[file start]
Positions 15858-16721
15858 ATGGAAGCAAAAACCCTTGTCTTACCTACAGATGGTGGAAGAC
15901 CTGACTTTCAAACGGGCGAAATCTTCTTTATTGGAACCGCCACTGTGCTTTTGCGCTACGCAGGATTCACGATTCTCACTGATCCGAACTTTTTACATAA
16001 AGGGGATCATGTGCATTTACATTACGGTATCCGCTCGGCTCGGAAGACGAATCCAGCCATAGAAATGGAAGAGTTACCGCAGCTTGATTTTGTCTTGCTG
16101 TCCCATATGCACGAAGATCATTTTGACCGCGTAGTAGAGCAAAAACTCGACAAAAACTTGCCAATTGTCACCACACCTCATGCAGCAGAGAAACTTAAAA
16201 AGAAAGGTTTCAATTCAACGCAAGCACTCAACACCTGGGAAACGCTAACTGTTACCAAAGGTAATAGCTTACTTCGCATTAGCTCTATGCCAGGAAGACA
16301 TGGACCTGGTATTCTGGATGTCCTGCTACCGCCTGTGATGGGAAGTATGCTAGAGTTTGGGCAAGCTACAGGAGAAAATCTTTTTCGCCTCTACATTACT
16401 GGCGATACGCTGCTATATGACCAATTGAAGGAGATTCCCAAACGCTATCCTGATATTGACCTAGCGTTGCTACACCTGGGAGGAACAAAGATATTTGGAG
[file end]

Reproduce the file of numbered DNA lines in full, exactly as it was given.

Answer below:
Positions 15858-16721
15858 ATGGAAGCAAAAACCCTTGTCTTACCTACAGATGGTGGAAGAC
15901 CTGACTTTCAAACGGGCGAAATCTTCTTTATTGGAACCGCCACTGTGCTTTTGCGCTACGCAGGATTCACGATTCTCACTGATCCGAACTTTTTACATAA
16001 AGGGGATCATGTGCATTTACATTACGGTATCCGCTCGGCTCGGAAGACGAATCCAGCCATAGAAATGGAAGAGTTACCGCAGCTTGATTTTGTCTTGCTG
16101 TCCCATATGCACGAAGATCATTTTGACCGCGTAGTAGAGCAAAAACTCGACAAAAACTTGCCAATTGTCACCACACCTCATGCAGCAGAGAAACTTAAAA
16201 AGAAAGGTTTCAATTCAACGCAAGCACTCAACACCTGGGAAACGCTAACTGTTACCAAAGGTAATAGCTTACTTCGCATTAGCTCTATGCCAGGAAGACA
16301 TGGACCTGGTATTCTGGATGTCCTGCTACCGCCTGTGATGGGAAGTATGCTAGAGTTTGGGCAAGCTACAGGAGAAAATCTTTTTCGCCTCTACATTACT
16401 GGCGATACGCTGCTATATGACCAATTGAAGGAGATTCCCAAACGCTATCCTGATATTGACCTAGCGTTGCTACACCTGGGAGGAACAAAGATATTTGGAG